This is a thoughtfully written piece which illustrates the tangible benefits of yoga for sportsmen
The troughs: Geelong after their 110 point round 11 loss to Sydney. Photo: Getty Images
T.W. Sherrin’s ball is 730 millimetres in circumference and 300 millimetres long. It’s as unique as a unicorn and one of the defining pieces of our great game.
The life of a Sherrin would be a rollercoaster ride. From the figurative highs of being kicked through the big sticks in front of thousands of fans, to the lows of being battered and bruised from hitting fences and fists alike.
In last Thursday night’s rollercoaster, the Cats played in a game where the Sherrin travelled mostly in one direction and spent a lot of time in the hands of the men in red and white.
And the peaks: Harry Taylor and Tom Hawkins sing in a win (inset). Photo: Getty Images
The fine lines of football are an intriguing thing. We were soundly beaten by a terrific team. Be off slightly and you can be badly exposed, even to the tune of 110 points.
You learn from victory, but you learn much more from defeat – about yourself as well as your team.
My yoga instructor spoke recently about our aversion to pain and traction to pleasure. His words reminded me of the value in balance. To not over-celebrate victory, nor drown too deep in loss. Review, learn, then move on to the next challenge that lies ahead. It was very relevant advice after last Thursday night.
Yoga has taught me a lot of things, including how to appreciate times of intensity. As my hamstrings stretch to their limit I learn about intensity and how to try to breathe through it.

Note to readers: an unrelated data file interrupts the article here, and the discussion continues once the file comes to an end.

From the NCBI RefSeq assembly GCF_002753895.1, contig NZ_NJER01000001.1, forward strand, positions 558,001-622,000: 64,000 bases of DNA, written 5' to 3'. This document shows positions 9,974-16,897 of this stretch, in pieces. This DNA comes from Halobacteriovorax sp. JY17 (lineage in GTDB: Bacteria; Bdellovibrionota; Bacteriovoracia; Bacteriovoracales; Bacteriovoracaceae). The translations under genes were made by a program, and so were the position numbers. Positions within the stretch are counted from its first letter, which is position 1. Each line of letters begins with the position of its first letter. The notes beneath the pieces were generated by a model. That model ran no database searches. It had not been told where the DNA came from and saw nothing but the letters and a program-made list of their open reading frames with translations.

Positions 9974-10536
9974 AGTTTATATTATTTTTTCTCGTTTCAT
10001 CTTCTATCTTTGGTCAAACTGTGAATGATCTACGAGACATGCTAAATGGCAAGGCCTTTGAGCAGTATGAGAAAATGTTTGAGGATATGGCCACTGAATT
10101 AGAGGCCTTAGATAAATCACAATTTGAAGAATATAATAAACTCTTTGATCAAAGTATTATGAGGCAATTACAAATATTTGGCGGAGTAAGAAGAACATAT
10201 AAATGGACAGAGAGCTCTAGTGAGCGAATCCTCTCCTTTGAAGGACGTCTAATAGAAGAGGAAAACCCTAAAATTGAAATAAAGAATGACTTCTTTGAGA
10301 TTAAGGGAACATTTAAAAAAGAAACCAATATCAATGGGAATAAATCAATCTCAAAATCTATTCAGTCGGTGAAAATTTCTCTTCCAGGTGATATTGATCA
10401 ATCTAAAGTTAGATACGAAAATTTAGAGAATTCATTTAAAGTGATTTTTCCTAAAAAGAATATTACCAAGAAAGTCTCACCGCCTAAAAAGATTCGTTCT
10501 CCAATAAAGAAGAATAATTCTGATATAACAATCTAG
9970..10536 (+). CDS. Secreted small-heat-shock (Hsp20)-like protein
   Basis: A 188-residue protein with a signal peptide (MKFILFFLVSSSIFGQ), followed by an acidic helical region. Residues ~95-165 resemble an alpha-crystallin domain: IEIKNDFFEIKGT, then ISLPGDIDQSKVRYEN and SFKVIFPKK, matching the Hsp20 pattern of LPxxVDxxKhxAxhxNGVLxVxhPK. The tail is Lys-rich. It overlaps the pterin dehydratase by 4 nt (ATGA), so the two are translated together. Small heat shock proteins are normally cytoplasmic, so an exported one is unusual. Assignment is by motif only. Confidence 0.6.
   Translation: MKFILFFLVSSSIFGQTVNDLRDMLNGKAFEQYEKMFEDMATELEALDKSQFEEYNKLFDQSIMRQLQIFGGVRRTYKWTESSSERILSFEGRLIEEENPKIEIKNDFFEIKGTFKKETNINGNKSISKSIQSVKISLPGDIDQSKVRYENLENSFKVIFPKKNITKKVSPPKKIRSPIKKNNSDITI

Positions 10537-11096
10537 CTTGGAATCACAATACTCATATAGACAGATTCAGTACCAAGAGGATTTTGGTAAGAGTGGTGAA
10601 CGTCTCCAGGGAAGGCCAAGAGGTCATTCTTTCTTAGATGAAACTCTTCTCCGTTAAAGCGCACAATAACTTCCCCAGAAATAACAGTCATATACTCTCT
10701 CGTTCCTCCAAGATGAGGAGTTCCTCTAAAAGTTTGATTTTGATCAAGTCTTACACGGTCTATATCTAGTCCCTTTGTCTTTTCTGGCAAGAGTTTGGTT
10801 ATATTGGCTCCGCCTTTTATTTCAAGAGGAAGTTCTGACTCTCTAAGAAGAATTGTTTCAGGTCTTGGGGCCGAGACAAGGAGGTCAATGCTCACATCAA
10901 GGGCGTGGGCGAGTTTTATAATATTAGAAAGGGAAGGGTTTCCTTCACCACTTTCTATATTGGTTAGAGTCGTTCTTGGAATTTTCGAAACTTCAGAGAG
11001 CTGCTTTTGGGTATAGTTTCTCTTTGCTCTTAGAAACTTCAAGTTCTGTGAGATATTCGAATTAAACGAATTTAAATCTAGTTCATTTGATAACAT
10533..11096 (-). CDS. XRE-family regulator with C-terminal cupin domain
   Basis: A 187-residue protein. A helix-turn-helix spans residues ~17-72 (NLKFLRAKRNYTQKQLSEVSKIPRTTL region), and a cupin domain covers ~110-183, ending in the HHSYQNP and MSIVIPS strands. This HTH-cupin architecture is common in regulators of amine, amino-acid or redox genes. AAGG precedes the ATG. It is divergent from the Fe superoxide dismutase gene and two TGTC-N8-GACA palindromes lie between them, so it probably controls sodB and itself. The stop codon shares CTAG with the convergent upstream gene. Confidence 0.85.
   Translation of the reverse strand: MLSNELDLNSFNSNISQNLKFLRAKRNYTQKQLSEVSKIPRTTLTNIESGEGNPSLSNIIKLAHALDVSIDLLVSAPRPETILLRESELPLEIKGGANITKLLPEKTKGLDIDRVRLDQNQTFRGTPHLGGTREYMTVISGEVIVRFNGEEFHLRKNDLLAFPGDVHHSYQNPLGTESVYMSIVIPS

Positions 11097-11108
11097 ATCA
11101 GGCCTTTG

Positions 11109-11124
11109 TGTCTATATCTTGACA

It is a short exposure that I try to use to help prepare for the backs-to-the-wall situation. How will we handle the intensity of a final? How much further can we push ourselves late in a game to get our team over the line? I shake and struggle with my hamstrings on stretch for a very short time, but that time provides rewards that are more than just physical.
I have also come to appreciate the quieter times in my world.
Albert Einstein said: “The solitude of a quiet life stimulates the creative mind.” Rafael Nadal says he enjoys fishing, more specifically “the peace and quiet of being at sea”. Quiet times help the body rest and prepare for intensity.
My “sea” is my car on the drive to the ground on match day. I metaphorically cast a line on these trips and enjoy the calm of my mind. Colours seem brightest and clarity is best. The intensity of the battle ahead looms large, but I am able to just breathe and relax, as if waiting for something to grab on to my line and wrestle my thoughts back from the horizon.
That something will be the MCG this Friday night. Suddenly “fishing” will be distant thought, and what we need to do to play our best comes front of mind.
Another of those times is the intimate moments spent with your teammates after singing the team song.
The body aches and the physical toll of battle on many is clear to see, but there is a feeling of satisfaction that is shared among men you have just chased, tackled and bled with. Before reality strikes and recovery must start for the next challenge, this time is one I cherish.
The feeling of satisfaction post victory is heightened when you reflect on the preparation that came before the final siren on game day.
Acknowledging achievement is vital in order to instil confidence and reinforce positive behaviours. But how much acknowledgement is healthy? How many pats on the back are too many? The balance is hard to find but a necessity for sustained success.
On the other side of the coin are the feelings that accompany defeat. How much venom should words contain after a loss? How much finger-pointing is too much? Again, balance is key.
The arc of the emotional pendulum that swings between victory and defeat should be constant. Over-feel fulfilment or linger on friction? If victory is over-celebrated and defeat is met with too much misery, the swings of the pendulum reach extremes. The good times are amazing but the bad times can be unbearable.
A Sherrin’s life is one of great highs and lows. A footballer’s existence can be similarly tumultuous and short-lived. To give yourself the best chance to prosper, isn’t it better just to keep the pendulum swinging?